President Barack Obama on Thursday ordered the expulsion of 35 Russian diplomats and sanctioned Russian intelligence officials who Washington believes were involved in hacking US political groups in the 2016 presidential election.
"These actions follow repeated private and public warnings that we have issued to the Russian government, and are a necessary and appropriate response to efforts to harm US interests in violation of established international norms of behavior," Obama said in a statement from vacation in Hawaii.
It was not immediately clear whether President-elect Donald Trump, who has repeatedly praised Russian President Vladimir Putin and nominated people seen as friendly toward Moscow to senior administration posts, would seek to roll back the measures once he takes office on January 20.
Obama is seeking to deter Russia and other foreign governments from leveraging cyber attacks in the future to meddle in US politics, former officials and cyber security
Obama has been under growing pressure from within his own administration and lawmakers of both political parties to respond more forcefully to the cyber attacks, which included leaked emails of Democratic Party operatives that became part of
the media coverage in the campaign for the November 8 presidential election.
The Russian foreign ministry said on Thursday the sanctions were counter-productive and would harm the restoration of bilateral ties. Moscow denies the hacking allegation.
Obama sanctioned two Russian intelligence agencies, the GRU and the FSB, four GRU officers and three companies "that provided material support to the GRU's cyber operations.
Persona non grata
Obama said the State Department declared as "persona non grata" 35 Russian intelligence operatives and is closing two Russian compounds in New York and Maryland that were used by Russian personnel for "intelligence-related purposes". The State Department originally said the 35 were diplomats.
A senior US official told Reuters the move would affect the Russian embassy in Washington and consulate in San Francisco.
The Russians have 72 hours to leave the United States, the official said. Access to the two compounds, which are used by Russian officials for intelligence gathering, will be denied to all Russian officials as of noon on Friday, the senior US official added.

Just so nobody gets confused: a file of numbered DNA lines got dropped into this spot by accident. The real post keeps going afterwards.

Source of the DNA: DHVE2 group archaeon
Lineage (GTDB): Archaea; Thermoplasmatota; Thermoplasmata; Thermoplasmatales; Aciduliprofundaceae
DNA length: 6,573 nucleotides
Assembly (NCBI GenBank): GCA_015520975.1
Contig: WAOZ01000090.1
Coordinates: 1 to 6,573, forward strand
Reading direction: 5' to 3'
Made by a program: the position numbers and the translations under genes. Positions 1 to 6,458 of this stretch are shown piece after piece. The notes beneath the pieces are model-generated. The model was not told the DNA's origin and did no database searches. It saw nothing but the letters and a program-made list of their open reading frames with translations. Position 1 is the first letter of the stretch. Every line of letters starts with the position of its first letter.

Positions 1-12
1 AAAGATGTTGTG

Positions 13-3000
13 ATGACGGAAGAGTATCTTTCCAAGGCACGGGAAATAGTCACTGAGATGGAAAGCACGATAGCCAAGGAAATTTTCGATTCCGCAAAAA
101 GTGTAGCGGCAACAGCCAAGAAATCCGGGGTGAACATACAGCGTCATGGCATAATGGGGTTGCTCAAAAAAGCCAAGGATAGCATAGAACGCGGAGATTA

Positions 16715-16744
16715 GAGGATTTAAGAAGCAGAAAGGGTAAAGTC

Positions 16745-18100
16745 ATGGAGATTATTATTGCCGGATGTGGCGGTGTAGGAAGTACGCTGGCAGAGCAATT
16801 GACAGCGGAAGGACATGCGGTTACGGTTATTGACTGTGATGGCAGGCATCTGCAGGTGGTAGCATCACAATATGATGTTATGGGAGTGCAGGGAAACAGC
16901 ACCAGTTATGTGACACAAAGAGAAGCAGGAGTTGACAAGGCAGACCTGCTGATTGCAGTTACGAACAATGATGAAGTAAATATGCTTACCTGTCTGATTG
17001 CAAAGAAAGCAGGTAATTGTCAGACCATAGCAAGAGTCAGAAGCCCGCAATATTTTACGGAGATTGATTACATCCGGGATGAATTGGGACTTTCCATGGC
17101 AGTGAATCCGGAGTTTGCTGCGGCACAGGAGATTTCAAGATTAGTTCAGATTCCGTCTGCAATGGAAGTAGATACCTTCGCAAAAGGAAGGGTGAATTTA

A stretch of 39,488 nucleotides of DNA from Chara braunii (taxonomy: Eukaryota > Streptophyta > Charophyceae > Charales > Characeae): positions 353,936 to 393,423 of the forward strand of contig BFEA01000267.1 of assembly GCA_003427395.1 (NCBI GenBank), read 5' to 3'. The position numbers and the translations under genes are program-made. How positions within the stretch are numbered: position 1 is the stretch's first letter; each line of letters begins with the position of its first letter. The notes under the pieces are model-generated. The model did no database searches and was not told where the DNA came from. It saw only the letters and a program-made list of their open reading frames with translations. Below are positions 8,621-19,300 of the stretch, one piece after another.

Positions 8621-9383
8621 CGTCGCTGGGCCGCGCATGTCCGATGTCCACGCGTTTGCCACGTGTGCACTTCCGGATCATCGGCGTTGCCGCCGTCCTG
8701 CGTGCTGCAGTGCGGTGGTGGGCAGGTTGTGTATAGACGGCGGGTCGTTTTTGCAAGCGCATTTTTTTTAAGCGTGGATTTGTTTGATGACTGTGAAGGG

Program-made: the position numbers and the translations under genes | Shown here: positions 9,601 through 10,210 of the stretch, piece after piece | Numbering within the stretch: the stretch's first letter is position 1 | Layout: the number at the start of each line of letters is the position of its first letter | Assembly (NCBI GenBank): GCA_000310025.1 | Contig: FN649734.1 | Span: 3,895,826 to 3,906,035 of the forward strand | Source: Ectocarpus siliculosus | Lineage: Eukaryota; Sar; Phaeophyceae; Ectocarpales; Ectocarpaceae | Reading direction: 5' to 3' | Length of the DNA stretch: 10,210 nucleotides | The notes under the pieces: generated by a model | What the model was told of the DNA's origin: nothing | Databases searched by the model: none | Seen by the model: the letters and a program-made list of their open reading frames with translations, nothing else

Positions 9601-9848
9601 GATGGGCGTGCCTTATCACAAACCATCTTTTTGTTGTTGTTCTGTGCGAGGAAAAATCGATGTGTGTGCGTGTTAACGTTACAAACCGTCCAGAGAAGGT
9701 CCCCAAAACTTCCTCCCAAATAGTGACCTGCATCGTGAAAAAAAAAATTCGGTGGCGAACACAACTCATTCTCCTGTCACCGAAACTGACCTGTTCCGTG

"These actions were taken to respond to Russian harassment of American diplomats and actions by the diplomats that we have assessed to be not consistent with diplomatic practise," the official said.
Moscow vows 'adequate' response to sanctions
The State Department has long complained that Russian security agents and traffic police have harassed US diplomats in Moscow, and US Secretary of State John Kerry has raised the issue with Putin and his foreign minister, Sergei Lavrov.
"By imposing costs on the Russian diplomats in the United States, by denying them access to the two facilities, we hope the Russian government reevaluates its own actions, which have impeded the ability and safety of our own embassy personnel in
Russia," the official said.
The US official declined to name the Russian diplomats who would be affected, although it is understood that Russia's ambassador to the United States, Sergei Kislyak, will not be one of those expelled.
Russia rejects US hacking claims
Russia once again rejected US claims of meddling in its presidential election in the wake of the sanctions.
"We categorically reject the unfounded assertions and accusations made about Russia," Kremlin spokesman Dmitry Peskov said, according to the Ria-Novosti news agency.
Meanwhile Russia's embassy in London condemned the US as "lame", claiming that Washington's decision to impose sanctions on Moscow harked back to the Cold War between the two nations.
"President Obama expels 35 (Russian flag) diplomats in Cold War deja vu. As everybody, incl (US flag) people, will be glad to see the last of this hapless Adm (US administration)," the embassy's wrote on its Twitter account.
The tweet was accompanied by a photo of a duck with "lame" written across the image, referring to the phrase lame duck when describing outgoing governments.
US Republicans however welcomed the move with House Speaker Paul Ryan saying the new sanctions were long overdue after eight years of "failed policy" with Russia.
The Wisconsin Republican said in a statement Thursday that "Russia does not share America's interests" and has consistently sought to undermine US values while "sowing dangerous instability around the world”.
Ryan says the sanctions announced Thursday were overdue, but were "an appropriate way to end eight years of failed policy with Russia”.
(FRANCE 24 with AFP, AP and REUTERS)
Date created : 2016-12-29